Peruvian/Jewish Lola momentarily inhabits cloud nine in this latest installment of the popular series (Lola Levine and the Ballet Scheme, 2016, etc.).
Counting down the days until her family’s kitty acquisition, Lola keeps busy with the construction of a kitty castle, swim lessons, and research trips to the library. But sadly, all is not well in the Levine household. When an orange cat (dubbed Jelly) comes home with Lola, her brother, Ben, starts exhibiting suspicious symptoms. Lola encourages him to lie about what is clearly a newfound allergy, but this strategy goes south when Ben wakes up with a rash. With Jelly’s days clearly numbered, it’s up to Lola to find her much-longed-for cat a new home ASAP, or it’s back to the shelter. For a kid faced with the crushing disappointment of losing her new pet, Lola takes the news of Jelly’s imminent departure unbelievably well. Mitigating this challenge to credibility, her gutsy attempts to tackle the puzzle of Jelly’s new home smack of true heroism. Befitting this culturally diverse protagonist, Lola’s mixed heritage is acknowledged in small ways throughout, with Peruvian cultural details (chicha morada) and occasional, italicized use of Spanish (“¡Vámonos!”) and Yiddish (bubbe). When Lola bids goodbye to her díario, she tells it “shalom.”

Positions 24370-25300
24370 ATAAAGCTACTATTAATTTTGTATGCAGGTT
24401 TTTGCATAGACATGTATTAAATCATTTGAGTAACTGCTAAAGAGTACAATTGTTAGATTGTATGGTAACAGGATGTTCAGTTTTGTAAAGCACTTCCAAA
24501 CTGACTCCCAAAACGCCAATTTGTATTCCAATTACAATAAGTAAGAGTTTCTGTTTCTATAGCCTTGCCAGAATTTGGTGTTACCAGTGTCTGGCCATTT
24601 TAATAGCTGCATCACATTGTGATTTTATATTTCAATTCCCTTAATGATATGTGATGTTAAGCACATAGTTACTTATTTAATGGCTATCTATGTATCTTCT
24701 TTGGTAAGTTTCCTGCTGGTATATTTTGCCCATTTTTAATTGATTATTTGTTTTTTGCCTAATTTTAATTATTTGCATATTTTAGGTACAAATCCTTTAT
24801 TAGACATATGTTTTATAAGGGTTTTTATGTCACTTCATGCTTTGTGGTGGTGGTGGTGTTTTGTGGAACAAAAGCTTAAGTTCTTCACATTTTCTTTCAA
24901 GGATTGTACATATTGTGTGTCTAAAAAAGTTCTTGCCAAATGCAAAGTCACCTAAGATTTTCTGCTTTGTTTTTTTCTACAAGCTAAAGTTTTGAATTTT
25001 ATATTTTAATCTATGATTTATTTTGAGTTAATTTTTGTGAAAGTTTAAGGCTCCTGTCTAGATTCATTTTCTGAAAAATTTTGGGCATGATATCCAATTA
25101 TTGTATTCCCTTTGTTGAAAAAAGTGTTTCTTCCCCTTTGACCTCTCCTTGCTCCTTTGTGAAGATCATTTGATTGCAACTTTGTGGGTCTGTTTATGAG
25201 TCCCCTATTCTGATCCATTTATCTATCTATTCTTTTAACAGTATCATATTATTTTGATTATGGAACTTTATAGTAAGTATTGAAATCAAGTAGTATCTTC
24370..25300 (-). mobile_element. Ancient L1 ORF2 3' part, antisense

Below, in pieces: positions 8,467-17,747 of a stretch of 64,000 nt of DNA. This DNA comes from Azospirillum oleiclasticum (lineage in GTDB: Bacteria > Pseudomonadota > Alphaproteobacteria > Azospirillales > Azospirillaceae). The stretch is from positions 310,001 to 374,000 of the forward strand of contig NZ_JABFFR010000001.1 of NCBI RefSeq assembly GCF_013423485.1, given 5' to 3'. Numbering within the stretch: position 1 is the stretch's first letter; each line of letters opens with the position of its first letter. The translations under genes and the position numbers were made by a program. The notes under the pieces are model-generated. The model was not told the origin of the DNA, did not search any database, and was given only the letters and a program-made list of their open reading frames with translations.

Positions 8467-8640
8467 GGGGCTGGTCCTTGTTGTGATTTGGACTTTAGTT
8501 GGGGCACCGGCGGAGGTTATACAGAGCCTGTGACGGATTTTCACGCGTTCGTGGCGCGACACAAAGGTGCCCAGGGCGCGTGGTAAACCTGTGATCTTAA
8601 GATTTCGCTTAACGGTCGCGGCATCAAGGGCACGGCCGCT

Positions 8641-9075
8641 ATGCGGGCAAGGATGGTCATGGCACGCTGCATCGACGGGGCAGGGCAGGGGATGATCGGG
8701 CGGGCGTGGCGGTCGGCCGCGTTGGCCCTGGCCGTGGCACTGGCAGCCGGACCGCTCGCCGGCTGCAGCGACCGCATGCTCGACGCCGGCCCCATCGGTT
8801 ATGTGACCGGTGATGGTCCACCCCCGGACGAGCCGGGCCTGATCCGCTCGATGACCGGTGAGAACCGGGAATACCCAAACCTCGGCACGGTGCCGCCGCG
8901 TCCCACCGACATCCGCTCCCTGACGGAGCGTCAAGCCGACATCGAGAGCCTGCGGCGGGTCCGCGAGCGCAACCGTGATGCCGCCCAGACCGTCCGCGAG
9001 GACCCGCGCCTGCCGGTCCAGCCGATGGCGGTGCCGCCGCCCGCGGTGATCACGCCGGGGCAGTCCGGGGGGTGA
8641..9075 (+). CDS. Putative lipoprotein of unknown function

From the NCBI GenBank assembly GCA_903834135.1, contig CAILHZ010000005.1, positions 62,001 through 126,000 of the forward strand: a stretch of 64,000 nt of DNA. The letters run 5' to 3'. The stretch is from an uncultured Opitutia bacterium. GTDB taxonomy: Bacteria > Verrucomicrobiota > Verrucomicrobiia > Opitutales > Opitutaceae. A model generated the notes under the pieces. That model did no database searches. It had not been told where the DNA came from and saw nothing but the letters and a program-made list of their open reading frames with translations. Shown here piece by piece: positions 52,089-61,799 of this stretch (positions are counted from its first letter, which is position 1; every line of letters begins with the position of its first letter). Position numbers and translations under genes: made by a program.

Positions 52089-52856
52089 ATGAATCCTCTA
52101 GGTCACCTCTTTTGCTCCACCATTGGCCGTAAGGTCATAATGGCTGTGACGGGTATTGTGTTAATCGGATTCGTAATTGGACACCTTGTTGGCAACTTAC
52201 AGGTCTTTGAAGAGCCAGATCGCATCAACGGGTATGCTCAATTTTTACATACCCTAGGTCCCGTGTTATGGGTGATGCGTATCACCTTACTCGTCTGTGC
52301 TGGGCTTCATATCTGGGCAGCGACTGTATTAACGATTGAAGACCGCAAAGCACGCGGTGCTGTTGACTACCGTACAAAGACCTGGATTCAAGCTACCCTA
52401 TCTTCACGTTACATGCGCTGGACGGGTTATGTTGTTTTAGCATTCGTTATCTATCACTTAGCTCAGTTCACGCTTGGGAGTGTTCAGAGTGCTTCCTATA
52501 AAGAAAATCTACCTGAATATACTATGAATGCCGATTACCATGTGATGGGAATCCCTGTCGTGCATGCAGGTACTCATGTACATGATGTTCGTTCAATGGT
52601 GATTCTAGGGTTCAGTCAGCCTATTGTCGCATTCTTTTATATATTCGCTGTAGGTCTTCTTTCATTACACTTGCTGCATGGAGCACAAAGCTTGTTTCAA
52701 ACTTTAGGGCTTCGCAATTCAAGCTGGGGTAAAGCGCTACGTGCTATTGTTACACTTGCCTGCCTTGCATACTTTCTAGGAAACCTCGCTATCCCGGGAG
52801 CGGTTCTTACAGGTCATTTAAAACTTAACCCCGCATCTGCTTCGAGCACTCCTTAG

A great read for Lola’s fans and any kid with a yen for a furry pet of their own. (Fiction. 6-10)